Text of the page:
PURPOSE. To make the first quantitative assessment of the rate of oxygen consumption in high oxygen-consuming layers of both the outer and inner retina of the rat in vivo.METHODS. Oxygen-sensitive microelectrodes were used to measure the oxygen tension as a function of depth through the retina in anesthetized rats. Individual PO2 profiles were fitted to a multilayer mathematical model of PO2 distribution that is able to determine the oxygen uptake in those retinal layers in which the oxygen supply is through diffusion from vascular layers of the retina. This includes the entire outer retina and the region of the inner retina containing the inner plexiform layer. Measurements were performed in the light (13 mW/cm(2) at the cornea) and in the dark and the amplitude and time constant for light-induced changes in outer retinal oxygenation determined.RESULTS. Under light-adapted conditions, the oxygen consumption of the outer retina was 148 +/- 11 muL, O-2/min per cm(2) (n = 20) and that of the included portion of the inner retina was 184 +/- 17 muL O-2/min per cm(2). In the dark, outer retinal oxygen consumption increased by 47.8% (P <0.001), and the time constant for the resultant PO2 decrease in the outer retina was 14.9 +/- 1.8 seconds (n = 16). There was no significant change in inner retinal oxygen consumption between light and dark conditions (P = 0.89).CONCLUSIONS. Under light-adapted conditions the oxygen uptake by the selected region of the inner retina (primarily the inner plexiform layer) is greater than that of the outer retina (P <0.01). Dark adaptation rapidly and significantly increases outer retinal oxygen consumption, but the inner retina remains unaffected.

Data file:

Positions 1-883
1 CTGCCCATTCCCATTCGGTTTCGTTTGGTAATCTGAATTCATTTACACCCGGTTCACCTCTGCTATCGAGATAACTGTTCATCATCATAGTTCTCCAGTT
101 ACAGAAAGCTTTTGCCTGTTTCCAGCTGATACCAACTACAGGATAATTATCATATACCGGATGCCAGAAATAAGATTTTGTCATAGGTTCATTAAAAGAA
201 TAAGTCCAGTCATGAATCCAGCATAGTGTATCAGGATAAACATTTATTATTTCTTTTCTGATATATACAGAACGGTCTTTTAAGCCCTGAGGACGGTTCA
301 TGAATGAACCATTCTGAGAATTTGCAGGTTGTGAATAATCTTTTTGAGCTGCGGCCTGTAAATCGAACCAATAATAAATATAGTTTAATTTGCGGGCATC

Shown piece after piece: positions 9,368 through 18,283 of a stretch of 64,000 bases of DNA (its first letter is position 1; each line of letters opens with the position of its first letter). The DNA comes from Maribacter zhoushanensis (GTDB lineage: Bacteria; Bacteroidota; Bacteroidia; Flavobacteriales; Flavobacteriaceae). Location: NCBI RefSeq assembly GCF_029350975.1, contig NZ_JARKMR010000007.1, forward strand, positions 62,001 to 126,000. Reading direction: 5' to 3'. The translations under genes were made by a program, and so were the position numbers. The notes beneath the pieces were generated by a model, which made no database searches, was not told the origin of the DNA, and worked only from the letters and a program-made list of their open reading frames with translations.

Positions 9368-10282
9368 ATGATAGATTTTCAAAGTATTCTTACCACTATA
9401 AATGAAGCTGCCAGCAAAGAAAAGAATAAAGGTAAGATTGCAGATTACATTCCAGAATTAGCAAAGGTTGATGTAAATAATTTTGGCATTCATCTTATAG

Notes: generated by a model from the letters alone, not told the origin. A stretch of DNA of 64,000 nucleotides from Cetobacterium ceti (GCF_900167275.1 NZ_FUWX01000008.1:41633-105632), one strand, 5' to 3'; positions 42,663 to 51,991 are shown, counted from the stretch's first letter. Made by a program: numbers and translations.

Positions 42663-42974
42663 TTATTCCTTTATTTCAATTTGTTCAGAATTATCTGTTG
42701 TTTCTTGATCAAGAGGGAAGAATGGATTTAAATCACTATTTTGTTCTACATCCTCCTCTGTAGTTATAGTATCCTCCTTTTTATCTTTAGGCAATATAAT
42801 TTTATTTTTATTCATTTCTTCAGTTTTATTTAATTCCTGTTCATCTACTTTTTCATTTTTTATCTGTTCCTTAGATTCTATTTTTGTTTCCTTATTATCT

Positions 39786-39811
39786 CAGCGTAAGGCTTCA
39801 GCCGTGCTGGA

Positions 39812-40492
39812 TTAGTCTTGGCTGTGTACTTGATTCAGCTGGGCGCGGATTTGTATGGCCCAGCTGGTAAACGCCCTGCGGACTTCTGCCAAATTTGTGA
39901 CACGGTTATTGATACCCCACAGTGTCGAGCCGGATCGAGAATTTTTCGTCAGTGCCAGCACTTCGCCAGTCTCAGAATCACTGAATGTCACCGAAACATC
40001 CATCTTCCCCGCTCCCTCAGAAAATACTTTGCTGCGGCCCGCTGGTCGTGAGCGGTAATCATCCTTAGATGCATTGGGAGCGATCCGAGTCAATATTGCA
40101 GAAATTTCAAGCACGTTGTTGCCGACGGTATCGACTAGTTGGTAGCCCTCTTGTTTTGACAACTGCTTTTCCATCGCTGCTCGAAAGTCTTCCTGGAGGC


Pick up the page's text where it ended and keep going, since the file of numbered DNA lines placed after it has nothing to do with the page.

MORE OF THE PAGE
|Journal||Investigative ophthalmology & visual science|
|Publication status||Published - 2002|